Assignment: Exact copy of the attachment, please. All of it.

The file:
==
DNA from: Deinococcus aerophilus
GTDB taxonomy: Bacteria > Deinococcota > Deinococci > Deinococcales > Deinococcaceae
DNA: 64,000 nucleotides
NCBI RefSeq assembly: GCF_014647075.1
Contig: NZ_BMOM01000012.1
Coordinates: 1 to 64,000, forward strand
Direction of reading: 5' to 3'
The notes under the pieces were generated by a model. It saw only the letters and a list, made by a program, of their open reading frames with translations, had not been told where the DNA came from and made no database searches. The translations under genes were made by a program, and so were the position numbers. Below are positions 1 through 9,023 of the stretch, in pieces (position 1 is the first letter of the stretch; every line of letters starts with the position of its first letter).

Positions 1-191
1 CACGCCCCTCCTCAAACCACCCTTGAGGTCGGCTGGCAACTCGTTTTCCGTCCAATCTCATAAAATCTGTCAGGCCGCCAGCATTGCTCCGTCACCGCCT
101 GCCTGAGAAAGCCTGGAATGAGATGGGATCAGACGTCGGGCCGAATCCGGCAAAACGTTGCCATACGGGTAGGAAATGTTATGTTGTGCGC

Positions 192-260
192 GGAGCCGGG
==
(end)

DNA from: Deinococcus aerophilus
GTDB taxonomy: Bacteria > Deinococcota > Deinococci > Deinococcales > Deinococcaceae
DNA: 64,000 nucleotides
NCBI RefSeq assembly: GCF_014647075.1
Contig: NZ_BMOM01000012.1
Coordinates: 1 to 64,000, forward strand
Direction of reading: 5' to 3'
The notes under the pieces were generated by a model. It saw only the letters and a list, made by a program, of their open reading frames with translations, had not been told where the DNA came from and made no database searches. The translations under genes were made by a program, and so were the position numbers. Below are positions 1 through 9,023 of the stretch, in pieces (position 1 is the first letter of the stretch; every line of letters starts with the position of its first letter).

Positions 1-191
1 CACGCCCCTCCTCAAACCACCCTTGAGGTCGGCTGGCAACTCGTTTTCCGTCCAATCTCATAAAATCTGTCAGGCCGCCAGCATTGCTCCGTCACCGCCT
101 GCCTGAGAAAGCCTGGAATGAGATGGGATCAGACGTCGGGCCGAATCCGGCAAAACGTTGCCATACGGGTAGGAAATGTTATGTTGTGCGC

Positions 192-260
192 GGAGCCGGG